What if EV batteries could be made from trees?

It seems like an entirely hypothetical question, but at least the Finish paper industry is convinced it can make EV battery production much more sustainable. Using lignin, a byproduct of its cellulose fiber (like for cloths) and paper pulp industry, Stora Enso has developed a bio-renewable replacement for the graphite carbon used for anodes today.

Lignin makes up between 20% and 30% of trees, acting as a binding agent that gives wood stiffness and prevents rotting. It is one of the biggest renewable sources of carbon anywhere, and Finish Stora Enso is one of the world’s largest private forest owners.

Partnering with Polestar, Northvolt, and Altris

In 2022, Stora Enso partnered with Swedish carmaker Polestar and lithium-ion battery maker Northvolt to develop the’ Lignode-based’ battery alternative. Now, it is also partnering with Altris, a Swedish developer of sodium-ion batteries. Stora Enso says it’s willing to invest over €100 million in a new joint venture to upscale the process to commercial production.

So, what’s the science behind this story? An EV battery today consists of a negative cathode and a positive anode separated by a polymer. When charging, ions move through an electrolyte from the cathode to the anode, where they are ‘stored’ in horizontal layers, like in a car parking building.

It goes the other way around when discharging. In that process, electrons are produced, providing the electricity needed to feed the EV motor.

The cathode consists of metal oxides like lithium iron phosphate (LFP) or lithium nickel manganese cobalt oxide (NMC). At the same time, graphite carbon is mostly used for the anode, which makes up to 30% of the weight of the battery. Graphite can be either mined in open mines from non-renewable natural occurrences—so-called ‘natural graphite’—or created synthetically.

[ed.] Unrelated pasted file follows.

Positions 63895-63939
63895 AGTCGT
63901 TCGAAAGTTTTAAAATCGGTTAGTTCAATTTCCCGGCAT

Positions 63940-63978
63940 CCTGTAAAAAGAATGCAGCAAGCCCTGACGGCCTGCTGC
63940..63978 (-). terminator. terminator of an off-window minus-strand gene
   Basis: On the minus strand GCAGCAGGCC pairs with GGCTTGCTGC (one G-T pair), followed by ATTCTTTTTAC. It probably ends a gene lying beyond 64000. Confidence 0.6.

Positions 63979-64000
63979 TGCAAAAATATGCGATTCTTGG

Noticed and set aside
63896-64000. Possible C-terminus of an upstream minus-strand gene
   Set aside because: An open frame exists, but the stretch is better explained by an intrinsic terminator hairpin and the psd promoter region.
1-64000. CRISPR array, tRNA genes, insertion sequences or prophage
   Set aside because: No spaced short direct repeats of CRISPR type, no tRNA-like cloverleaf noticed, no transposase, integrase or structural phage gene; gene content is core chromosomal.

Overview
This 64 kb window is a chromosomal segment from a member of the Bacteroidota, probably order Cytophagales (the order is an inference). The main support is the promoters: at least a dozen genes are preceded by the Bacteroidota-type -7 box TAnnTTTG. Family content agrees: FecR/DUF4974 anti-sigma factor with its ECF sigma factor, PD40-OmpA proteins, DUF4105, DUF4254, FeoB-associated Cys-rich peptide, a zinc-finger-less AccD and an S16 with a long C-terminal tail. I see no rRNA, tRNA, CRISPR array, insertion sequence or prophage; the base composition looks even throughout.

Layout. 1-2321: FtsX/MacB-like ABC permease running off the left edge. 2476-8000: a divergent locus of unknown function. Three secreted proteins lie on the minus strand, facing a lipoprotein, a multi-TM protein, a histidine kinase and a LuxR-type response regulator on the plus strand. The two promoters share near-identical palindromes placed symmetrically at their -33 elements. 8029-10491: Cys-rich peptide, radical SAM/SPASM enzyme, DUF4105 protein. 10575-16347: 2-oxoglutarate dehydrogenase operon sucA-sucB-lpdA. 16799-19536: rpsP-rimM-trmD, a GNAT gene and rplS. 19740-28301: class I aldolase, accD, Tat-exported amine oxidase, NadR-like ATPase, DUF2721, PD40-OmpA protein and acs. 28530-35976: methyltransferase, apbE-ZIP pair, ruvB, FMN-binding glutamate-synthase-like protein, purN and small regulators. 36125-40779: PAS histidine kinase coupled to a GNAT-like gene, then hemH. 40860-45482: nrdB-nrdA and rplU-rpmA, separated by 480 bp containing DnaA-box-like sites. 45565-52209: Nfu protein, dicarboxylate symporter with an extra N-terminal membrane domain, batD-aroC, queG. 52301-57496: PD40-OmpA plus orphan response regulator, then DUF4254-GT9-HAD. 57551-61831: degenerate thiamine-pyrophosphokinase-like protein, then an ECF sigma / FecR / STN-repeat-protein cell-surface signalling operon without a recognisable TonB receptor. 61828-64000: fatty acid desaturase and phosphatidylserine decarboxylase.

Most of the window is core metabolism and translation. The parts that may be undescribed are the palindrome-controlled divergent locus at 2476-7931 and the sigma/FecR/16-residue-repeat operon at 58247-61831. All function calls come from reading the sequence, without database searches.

Synthetic graphite is a fossil-based material made by an energy-intensive process from petroleum and coal-derived coke pitches at very high temperatures of up to 3,000 degrees Celcius. This uses a lot of energy, which is often provided by coal-fired power plants in China. So, neither of these methods is sustainable and adds to the carbon footprint of battery production.

Bio-based hard carbon

Stora Enso has found a way to create bio-based ‘hard carbon’ out of lignin, an existing byproduct of cellulose fiber and pulp production. How this ‘Lignode®,’ as it is called, is made – basically also by heating but at far lower temperatures – remains a manufacturing secret. However, Stora Enso produces a lot of lignin itself.

Sunila Mill in Kotka, Finland, has been producing pulp for over 80 years and extracting lignin on an industrial scale since 2001. Its annual production capacity is 50,000 tons, making it the biggest facility in the world.

An obvious benefit of using Lignode® for the anode is that it comes from a renewable source: trees. As it is already a byproduct of the paper industry, there is no need for additional forests to be harvested. The basic stuff is already there.

Another significant benefit, says Stora Enso, is the disordered and open structure of hard carbons in general and of Lignode® in particular, enabling the anode to be charged and discharged more quickly than traditional graphite.

It allows more mobility of the ions in and out, providing faster charging times and better performance at lower temperatures. Stora Enso claims that this will help battery developers create lithium-ion or sodium-ion batteries that can be fully charged in as little as eight minutes.

Fast charging in a few minutes is the Holy Grail of battery development and one of the promises of solid-state battery development. In those batteries, the liquid electrolyte is replaced by a solid material—hence the name—to lead the ions from the cathode to the anode and vice versa.

Lignin-based electrolyte?

Meanwhile, a research team in Italy already published a paper in 2022 about its efforts to make a lignin-based electrolyte, too. A team in Milan developed a gel polymer electrolyte that aided the movement of ions in an experimental potassium battery. That is comparable to a lithium-ion battery, but using potassium ions instead of lithium ions for charge transfer.

However, the commercial viability of all these ideas has yet to be proven, and several technical hurdles have yet to be cleared, like the stability of lignin-based batteries at high loads. To be continued, without a doubt.


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